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Local school bus driver Peter Hurst brought up the issue of traffic congestion at Raglan Area School during pick-up and drop-off times at the recent Raglan Community Board Meeting held this week at the Town Hall supper room.
With a narrow road exacerbated by a dead-end street, peak times at the school entrance can be a hair-raising experience with lots of cars and kids, especially for bus drivers trying to navigate the road safely.
Cr Lisa Thomson who is also Raglan Area School Board of Trustees Chairperson said that congestion on Norrie Ave and Whitley St during school drop- off and pick-up hours was an issue the school had been trying to address for some time.
While school closures and Covid-19 had caused major disruptions implementing changes over the past two years, Lisa says that the PTA are currently looking at ways to encourage students to walk to school.
“We’ve been looking at alternative options like encouraging parents to drop kids off at the BP or Joyce Petchell park or Stewart St and getting them to walk from there,” said Lisa.
“I’d also advise people to avoid congestion on Norrie Ave and Whitley Street around the start and close times for school. I usually avoid those areas between 2.30 and 3.10 in the afternoon and 8.30 and 9.10 in the morning.”
Police Talk About CBD Security
Senior Constable Andrew Murphy and Terry Johnson, a camera specialist from Secure Net, presented an update about CBD security and cameras.
After reviewing existing cameras and looking for ways to keep costs low, police are proposing that businesses and local groups collaborate to create a network of cameras to cover areas in the CBD. An additional security camera covering the walkbridge was proposed as well.
Upgrading the entire system would be a large cost which would need to be fundraised but a cheaper solution would be to use existing networks of security cameras owned by businesses and individuals.
A suggestion to place an Automatic Number Plate Recognition (ANPR) camera at Te Uku was also proposed. This camera would be used to capture suspicious vehicles entering or leaving the area and could be used to track suspects after a crime has taken place.
“How can we work together and collaborate for security in the CBD? How can the council support? Who will be responsible for maintenance? These are all areas where we have to work together,” says Lisa.
World Rally Road Closure Application
The council has received an application from the World Rally organisers to close a number of roads for their rally. The road closure information is below:
Whaanga Coast Special Stages – Waimaori Rd, Matawha Rd, Tuturimu Rd, Ruapuke Rd (from Tuturimu intersection), and Whaanga Rds on Tuesday September 27 (reconnaissance) from 9am to 12 noon and on Friday September 30 from 6.30am to 4.30pm.
Te Akau South Special Stages – Ruakiwi Rd from Te Akau Rd intersection, Mangiti Rd and Te Akau South Rd until Te Akau Rd and Te Akau Coast Rd intersection on Tuesday September 27 (reconnaissance) from 11.30am to 3pm and on Friday September 30 from 8am to 6pm.
Te Akau North Special Stages – Te Akau Coast Rd, Matira Rd, Dixon Rd and Waimai Valley Rd from intersection with Dixon Rd on Tuesday September 27 (reconnaissance) from 12.15pm to 3.20pm and Friday September 30 from 9am to 7pm.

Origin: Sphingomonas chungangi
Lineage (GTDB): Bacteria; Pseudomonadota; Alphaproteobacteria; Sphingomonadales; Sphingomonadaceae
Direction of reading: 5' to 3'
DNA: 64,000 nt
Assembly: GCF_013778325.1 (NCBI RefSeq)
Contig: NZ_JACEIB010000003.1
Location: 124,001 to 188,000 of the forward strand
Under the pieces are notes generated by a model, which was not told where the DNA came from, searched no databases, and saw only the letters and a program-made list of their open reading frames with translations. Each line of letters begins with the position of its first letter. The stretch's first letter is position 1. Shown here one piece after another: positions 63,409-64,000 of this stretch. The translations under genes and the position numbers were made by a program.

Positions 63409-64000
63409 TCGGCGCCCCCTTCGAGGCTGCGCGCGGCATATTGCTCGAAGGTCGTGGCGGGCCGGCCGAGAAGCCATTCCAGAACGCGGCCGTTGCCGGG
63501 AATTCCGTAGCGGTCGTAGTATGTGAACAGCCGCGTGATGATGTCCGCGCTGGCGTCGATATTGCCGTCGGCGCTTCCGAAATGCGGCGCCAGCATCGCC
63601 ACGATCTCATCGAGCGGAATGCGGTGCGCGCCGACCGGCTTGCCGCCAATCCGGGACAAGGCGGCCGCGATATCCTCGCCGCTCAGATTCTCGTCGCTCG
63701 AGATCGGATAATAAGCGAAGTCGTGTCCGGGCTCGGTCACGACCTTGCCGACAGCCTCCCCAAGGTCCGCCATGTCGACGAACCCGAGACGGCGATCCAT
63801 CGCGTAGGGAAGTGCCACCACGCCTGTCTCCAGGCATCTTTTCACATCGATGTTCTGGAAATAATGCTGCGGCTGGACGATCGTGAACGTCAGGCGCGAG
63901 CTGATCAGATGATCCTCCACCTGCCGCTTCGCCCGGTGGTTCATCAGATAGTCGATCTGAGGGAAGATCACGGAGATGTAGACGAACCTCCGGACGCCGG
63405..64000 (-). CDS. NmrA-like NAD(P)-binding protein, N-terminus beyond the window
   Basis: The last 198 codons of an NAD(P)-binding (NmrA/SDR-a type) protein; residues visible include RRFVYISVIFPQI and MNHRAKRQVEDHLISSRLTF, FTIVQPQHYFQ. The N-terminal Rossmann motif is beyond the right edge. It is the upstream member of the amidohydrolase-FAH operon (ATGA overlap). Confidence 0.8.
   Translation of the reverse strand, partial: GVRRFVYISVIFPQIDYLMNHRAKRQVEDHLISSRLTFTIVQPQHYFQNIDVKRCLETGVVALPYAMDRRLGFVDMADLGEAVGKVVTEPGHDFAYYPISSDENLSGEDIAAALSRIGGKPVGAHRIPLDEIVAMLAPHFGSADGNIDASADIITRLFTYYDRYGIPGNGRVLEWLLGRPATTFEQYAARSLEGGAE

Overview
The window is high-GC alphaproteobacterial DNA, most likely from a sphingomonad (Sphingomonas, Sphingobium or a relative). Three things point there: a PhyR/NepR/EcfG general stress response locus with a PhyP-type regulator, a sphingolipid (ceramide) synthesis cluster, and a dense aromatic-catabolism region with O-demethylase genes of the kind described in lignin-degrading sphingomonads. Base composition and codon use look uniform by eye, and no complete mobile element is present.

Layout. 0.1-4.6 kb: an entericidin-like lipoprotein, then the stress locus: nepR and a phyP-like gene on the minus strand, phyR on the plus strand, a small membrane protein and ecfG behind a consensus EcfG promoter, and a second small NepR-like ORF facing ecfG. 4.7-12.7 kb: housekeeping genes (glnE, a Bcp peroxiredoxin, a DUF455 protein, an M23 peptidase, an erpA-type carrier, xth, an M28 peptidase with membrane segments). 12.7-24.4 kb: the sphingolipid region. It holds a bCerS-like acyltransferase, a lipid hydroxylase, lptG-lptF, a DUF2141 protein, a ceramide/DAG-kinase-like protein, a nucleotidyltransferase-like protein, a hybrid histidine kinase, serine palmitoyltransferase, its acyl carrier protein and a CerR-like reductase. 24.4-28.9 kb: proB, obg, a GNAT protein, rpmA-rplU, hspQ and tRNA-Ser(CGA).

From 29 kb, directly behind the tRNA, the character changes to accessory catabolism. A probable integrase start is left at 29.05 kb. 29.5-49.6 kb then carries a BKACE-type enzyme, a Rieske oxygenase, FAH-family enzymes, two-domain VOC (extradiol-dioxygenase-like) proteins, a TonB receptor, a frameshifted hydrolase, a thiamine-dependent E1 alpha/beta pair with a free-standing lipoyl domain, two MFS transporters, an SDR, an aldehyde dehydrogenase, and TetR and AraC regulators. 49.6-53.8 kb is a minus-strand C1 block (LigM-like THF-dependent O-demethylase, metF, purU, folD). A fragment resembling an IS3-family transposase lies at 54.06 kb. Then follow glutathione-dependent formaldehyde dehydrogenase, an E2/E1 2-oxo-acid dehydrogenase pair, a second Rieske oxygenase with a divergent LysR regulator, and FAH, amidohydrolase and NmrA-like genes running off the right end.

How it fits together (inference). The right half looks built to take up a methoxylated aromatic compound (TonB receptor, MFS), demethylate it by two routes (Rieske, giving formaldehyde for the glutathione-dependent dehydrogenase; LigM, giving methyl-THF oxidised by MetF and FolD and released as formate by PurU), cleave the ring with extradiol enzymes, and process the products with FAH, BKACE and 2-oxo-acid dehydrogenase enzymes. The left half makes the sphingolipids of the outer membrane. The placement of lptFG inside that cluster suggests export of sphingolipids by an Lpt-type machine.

Organisers have also proposed to close Raglan’s main street on Friday September 30 from 10am to 5pm to host an opportunity for the public to get up close and personal with World Rally drivers in a festival-type atmosphere.
The road closure application is now open for community feedback on the Waikato District Council website. Lisa encourages everyone to provide their thoughts whether it’s a ‘yes’ or ‘no.’ Feedback closes at 5pm on July 8.
In previous years there has been opposition from residents of Ruapuke and Whaanga Rd with concerns around the road quality and impact on residents.
However Lisa said: “There is overwhelming support for the rally from Te Akau residents so every community is different. There are lots of pre and post discussions going on with the organisers. The road quality must be in good condition for the residents in a timely manner after the event.”
With an ever increasing number of people cycling on the roads, risks of cyclists vs vehicle incidents are increasing.
“Our roads aren’t designed for cycling but we can encourage cycling by reminding people to be mindful of what’s happening on the road around them,” said Lisa.
While bicycles are technically vehicles that can use the road, Lisa says that taking alternative routes can make your trip much safer. For example, if you are cycling to town from Raglan West, taking the Marine Parade road and going over the walkbridge can be a safer route than cycling on Wainui Rd.
Work is currently underway to upgrade the footpath from Poihakena Marae to Rock-it and the footpath around Karikari Ave is getting widened to the width of a shared walkway and cycleway. Other paths are unable to be widened due to the cost and significant infrastructure upgrades that would need to be undertaken.
The Raglan Community Board will meet to discuss the pedestrian crossing outside ORCA and the car stops outside SuperValue.
In the coming weeks the council are expected to present a new design for the upgrade to the Wi Neera footpath leading to the walkbridge.
Discretionary Fund – The board has approved funding to cover the print cost for the Mental Health Toolbox by Ruby Gibbs. The Whāingaroa Environment Centre have also returned unused funds from the cancelled Maui Dolphin’s Day. Community Groups can apply to the discretionary fund by contacting the chairperson Gabrielle Parson at firstname.lastname@example.org